Paul Trapani


Recruitment Challenges Persist for Long Island Tech Industry

At Long Island Software & Technology Network, or LISTnet for short, one of the things we often hear from executives is how hard it is to hire the tech people they need. This is true for companies anywhere, but in addition to other challenges, local companies must also deal with the allure of New York City, especially for younger workers.

When it looked like Amazon was heading to our area, most local technology leaders saw it as positive overall. It was an opportunity to attract more attention to our region as a technology hub. One shared concern, though, was that Amazon would be hiring many tech people, potentially making it harder for LI companies to hire the people they needed.

Though Amazon changed its plans, companies like Google, Facebook, and Microsoft are continuing to expand in the City and others will surely follow. As could have been the case with Amazon, this can be a good thing if it helps enhance the growing perception of the New York metro area overall as a technology hub. Hopefully, this will attract more students to area colleges, universities and trade schools, with the net result that some of those students choose to live and work on the Island.

For Long Island schools to attract those students, they need to be aware of local companies and the potential opportunities they have. Companies can build this awareness by engaging with students at LI colleges, universities and trade schools. The best time to do this is while the students are still in school. Companies that start their recruiting efforts only after graduation may find that a student took a job with a company they did an internship with or a company that visited campus when that student was a sophomore.

Companies can and should look to build relationships with the Island’s students and schools. This includes hiring interns, participating in co-op programs, or externships. This also includes taking opportunities to participate in events and speak at these schools when possible.

Part of what we do at LISTnet is help our member companies make these types of connections with the local schools. We also help provide feedback to the schools from our members, about what they are looking for in graduates. The overall goal is to create two-way connections between business and academia that can help to grow the Long Island tech ecosystem.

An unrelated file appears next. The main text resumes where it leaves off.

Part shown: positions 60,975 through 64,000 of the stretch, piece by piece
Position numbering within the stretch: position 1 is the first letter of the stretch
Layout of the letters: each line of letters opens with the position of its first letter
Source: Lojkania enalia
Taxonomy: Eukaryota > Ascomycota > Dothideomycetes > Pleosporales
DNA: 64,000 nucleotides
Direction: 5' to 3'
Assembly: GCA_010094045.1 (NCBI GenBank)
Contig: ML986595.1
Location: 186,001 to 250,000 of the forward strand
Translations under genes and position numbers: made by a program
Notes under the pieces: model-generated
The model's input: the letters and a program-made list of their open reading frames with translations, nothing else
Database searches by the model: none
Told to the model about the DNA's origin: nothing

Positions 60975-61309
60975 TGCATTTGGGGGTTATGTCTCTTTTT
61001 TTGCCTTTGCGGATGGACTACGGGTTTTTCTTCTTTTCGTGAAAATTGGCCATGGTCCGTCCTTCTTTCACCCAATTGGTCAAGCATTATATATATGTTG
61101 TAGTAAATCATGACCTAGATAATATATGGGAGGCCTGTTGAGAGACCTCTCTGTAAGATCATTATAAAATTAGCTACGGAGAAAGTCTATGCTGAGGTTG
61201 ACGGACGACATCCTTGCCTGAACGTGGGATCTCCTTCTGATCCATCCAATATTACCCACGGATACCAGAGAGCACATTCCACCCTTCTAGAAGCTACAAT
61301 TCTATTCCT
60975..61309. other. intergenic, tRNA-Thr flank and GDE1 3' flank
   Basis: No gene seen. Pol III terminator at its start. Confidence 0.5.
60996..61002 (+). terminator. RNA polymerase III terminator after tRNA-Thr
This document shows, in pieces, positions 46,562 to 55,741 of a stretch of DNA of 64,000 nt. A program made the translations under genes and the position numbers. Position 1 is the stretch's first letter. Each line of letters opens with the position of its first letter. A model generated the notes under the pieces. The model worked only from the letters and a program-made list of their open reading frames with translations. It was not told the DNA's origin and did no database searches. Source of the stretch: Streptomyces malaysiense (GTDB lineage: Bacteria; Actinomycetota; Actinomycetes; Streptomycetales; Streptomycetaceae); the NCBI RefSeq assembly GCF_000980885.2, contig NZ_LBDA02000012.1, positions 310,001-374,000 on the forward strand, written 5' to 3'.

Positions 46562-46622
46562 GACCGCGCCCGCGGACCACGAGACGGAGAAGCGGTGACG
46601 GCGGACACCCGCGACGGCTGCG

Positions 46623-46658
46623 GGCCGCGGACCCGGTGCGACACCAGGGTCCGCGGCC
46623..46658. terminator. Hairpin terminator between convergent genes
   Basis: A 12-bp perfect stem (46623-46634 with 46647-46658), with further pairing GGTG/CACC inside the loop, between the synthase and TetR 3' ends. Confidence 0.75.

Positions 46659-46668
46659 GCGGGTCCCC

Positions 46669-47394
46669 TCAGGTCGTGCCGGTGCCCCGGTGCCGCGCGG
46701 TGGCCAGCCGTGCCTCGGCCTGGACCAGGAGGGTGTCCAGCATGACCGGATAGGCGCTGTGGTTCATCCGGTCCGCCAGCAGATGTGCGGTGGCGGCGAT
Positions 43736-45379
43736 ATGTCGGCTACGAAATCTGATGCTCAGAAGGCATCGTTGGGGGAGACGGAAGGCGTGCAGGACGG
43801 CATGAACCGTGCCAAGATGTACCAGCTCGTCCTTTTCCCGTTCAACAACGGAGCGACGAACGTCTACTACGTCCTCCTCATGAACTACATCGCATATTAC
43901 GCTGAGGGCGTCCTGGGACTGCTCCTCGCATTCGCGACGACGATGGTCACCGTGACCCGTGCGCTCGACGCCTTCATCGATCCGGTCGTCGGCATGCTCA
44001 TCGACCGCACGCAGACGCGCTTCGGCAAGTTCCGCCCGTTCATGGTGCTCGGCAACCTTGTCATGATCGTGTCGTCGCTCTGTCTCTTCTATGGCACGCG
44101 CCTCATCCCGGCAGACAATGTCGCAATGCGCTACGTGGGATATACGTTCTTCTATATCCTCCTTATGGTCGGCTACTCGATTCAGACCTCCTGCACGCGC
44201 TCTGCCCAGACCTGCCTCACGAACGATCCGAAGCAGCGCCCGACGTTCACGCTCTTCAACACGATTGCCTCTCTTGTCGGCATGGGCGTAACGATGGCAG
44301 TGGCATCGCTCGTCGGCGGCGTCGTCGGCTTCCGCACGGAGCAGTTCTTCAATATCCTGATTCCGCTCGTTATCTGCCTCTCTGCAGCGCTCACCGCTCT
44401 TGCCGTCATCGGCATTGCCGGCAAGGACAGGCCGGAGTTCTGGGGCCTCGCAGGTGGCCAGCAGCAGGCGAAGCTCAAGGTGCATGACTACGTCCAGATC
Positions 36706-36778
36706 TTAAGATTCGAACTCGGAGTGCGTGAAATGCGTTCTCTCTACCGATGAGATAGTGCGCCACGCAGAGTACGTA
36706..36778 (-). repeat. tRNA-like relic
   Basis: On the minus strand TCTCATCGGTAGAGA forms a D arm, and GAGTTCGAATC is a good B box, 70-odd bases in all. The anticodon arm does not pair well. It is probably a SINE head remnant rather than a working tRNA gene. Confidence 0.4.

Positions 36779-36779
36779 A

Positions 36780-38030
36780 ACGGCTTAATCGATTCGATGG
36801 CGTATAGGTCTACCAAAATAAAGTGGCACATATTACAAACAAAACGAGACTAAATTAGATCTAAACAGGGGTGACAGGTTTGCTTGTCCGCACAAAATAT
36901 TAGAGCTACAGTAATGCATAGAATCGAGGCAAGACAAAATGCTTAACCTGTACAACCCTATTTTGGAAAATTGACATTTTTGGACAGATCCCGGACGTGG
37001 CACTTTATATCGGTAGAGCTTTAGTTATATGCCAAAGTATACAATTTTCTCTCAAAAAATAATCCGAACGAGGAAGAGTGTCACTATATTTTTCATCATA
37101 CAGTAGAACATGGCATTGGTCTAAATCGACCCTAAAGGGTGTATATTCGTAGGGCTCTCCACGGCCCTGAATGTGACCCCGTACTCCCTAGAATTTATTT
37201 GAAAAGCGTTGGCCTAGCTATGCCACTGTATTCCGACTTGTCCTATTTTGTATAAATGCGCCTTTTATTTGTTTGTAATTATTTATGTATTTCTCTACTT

Paul Trapani is the president of LISTnet

A Critical Factor in Finding Technology for Your Business

In addition to my role as president of LISTnet, I run a software and technology consulting company. As a consultant, part of what I do is help people find the right software to run and grow their businesses. There are a lot of things to consider.

What technology is the software built on? How scalable is it? Is there good documentation and training? How does this fit into the rest of the technology the company is running? Will it be running in the cloud or on site? How will it be managed and updated?

Those and other requirements are crucial to evaluate. There is, however, another very important consideration. It’s easy to fall in love with the technology and be wowed by the latest and greatest features. But the most critical factor is the people that will be doing the work.

It’s important when looking for technology solutions to get to know the actual people behind it. Are they reliable and trustworthy? Will they be there for you if things go wrong? Who are the people running the company and what’s their background? Will you be able to reach an executive or developer if necessary?

One of the biggest benefits of LISTnet is getting to know people that can help grow your business. When you need something, you have a network of people to reach out to. Also, these people all have a bunch of connections themselves and can connect you to reliable vendors they work with.

Of course, not everyone is part of LISTnet, yet, so you should get to know vendors in other ways. The best way, if possible, is to meet in person. Have lunch with them. Don’t just talk about the business stuff, but get to know them. If in person is not possible, spend some time talking by phone or Skype.

Ask to talk to other people in the company. Talk to the people that wrote the software and the people that will be supporting it. Talk to a few of their customers. Talk until you have a good sense of the people and factor that into your buying decision. Also, a good relationship flows in both directions, make sure you follow up on any promises you make.

The right tech helps a business serve their customers better and grow. But it’s people that create and manage the technology. Those people will be the ones that make the difference between a solution that works and one that creates problems instead of solving them. Take some time to get know the people you will be depending on.